- The author explains that many of Walter’s mischievous behaviors are caused by an imaginary squishy bean “that grows in your brain somewhere between the lobe that tells you, Eating paste will result in a tummy ache and the lobe that says, Jumping off a building will result in something slightly worse than a tummy ache. This bean is that tiny thought between that says, Yes, but doesn’t it look fun?” (51). Unlike other children Walter does not simply do what he is told, but instead acts upon his curious nature and desire to experience things for himself.
- Why do you think Walter chooses adventure over safety?
- What events from the book could be caused by this “bean” in Walter’s brain?
- What experiences have you had in which you chose to listen to the “bean” instead of doing what adults told you to do?
- Many Moormouthians believe, “that it is far better to be alive than be adventurous” (30). How do you feel about this statement? Explain your thinking.
- The city of Flaster Isle was built to represent “everything Flasterborn thought the future should be” (196). This includes doctor robots, mechanical crows, and a desire to rid the world of death.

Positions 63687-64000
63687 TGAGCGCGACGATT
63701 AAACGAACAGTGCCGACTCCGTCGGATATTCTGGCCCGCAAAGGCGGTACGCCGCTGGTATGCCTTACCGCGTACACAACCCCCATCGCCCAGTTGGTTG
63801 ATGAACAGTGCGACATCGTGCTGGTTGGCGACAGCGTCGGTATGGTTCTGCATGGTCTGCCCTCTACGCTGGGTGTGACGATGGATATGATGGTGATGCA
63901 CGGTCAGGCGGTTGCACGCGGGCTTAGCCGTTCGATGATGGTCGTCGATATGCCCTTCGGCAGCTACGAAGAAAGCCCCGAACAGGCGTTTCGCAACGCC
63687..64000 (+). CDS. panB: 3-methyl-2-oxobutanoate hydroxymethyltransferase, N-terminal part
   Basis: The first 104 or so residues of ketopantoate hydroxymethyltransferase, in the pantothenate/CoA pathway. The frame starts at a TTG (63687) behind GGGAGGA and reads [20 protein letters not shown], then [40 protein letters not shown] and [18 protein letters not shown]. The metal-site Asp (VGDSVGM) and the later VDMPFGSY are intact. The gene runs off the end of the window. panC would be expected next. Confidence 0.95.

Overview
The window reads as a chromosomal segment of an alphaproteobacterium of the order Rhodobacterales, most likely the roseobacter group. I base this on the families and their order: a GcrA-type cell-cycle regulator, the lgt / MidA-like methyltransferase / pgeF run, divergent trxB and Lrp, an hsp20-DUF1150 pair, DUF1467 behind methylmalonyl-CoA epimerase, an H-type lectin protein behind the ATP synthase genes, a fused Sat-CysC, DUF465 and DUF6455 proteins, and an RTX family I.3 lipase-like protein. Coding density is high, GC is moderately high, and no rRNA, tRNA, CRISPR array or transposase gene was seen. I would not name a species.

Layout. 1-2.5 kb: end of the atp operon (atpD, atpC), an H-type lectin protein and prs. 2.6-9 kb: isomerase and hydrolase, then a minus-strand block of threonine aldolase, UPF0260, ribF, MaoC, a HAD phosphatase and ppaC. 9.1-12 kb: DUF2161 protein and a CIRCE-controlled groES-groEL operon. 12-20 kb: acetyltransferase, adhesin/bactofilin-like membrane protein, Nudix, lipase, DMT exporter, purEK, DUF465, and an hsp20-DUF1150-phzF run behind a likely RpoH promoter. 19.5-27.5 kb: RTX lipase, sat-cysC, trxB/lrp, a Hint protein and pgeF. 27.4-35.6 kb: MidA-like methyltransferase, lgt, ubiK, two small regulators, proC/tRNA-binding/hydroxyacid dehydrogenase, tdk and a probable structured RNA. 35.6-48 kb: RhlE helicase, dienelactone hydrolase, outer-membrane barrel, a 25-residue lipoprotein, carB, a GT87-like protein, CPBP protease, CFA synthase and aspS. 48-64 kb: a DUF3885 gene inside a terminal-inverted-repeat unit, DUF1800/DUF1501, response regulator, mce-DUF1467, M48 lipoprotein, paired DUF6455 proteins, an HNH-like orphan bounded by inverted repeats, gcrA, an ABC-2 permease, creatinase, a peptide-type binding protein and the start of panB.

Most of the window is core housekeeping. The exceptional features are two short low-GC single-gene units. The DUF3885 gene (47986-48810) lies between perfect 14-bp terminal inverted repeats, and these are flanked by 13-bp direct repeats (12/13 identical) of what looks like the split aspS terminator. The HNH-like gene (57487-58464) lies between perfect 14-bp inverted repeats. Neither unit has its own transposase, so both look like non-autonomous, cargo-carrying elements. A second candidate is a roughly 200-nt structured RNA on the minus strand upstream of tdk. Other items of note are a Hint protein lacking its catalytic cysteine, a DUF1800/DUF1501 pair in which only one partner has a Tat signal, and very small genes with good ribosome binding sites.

- Would ridding the world of death be a good or bad thing? Explain your reasoning.
- No one in Flaster Isle reads newspapers; instead they listen to the newspapers because “Flasterborn ha[s] decreed that people [won’t] read in the future—it waste[s] time” (201). How do you feel about this statement? How do you think reading will change in the future?
- Write a short paragraph describing what you think the future will be like.
Interdisciplinary Topics to Explore
Dig Deep: Rocks, Minerals, and Mining
- An introduction to rocks and minerals facts
- An opportunity to learn more about rocks and how they are formed
- An examination of everyday uses for rocks and minerals in this interactive activity
- An exploration of how caves are formed.
- Interesting facts about mining and an opportunity to learn the history of the California Gold Rush
Just Keep Floating: The History and Engineering of Parades
- A review of the history of parades
- An examination of the history of parade floats
- An overview of how parade floats are created and used in modern parades
- Facts about one of the most famous parades in the United States, the Macy’s Thanksgiving Day Parade.
- An investigation of how to build an actual parade float
Discover the World of Inventions
- An overview of famous inventions throughout history
- An introduction to modern inventors who have been inducted into the National Inventors Hall of Fame
- An examination of a life-saving invention that started as a mistake
- An opportunity to create an invention with an online interactive tool (This activity requires Adobe Flash Player.)
Up, Up and Away in a Hot-Air Balloon
- A summary of the history of hot-air balloons
- An investigation of the science behind how hot-air balloons work
- A review of important technical vocabulary regarding hot- air balloons.
- An opportunity to simulate the flight of a hot-air balloon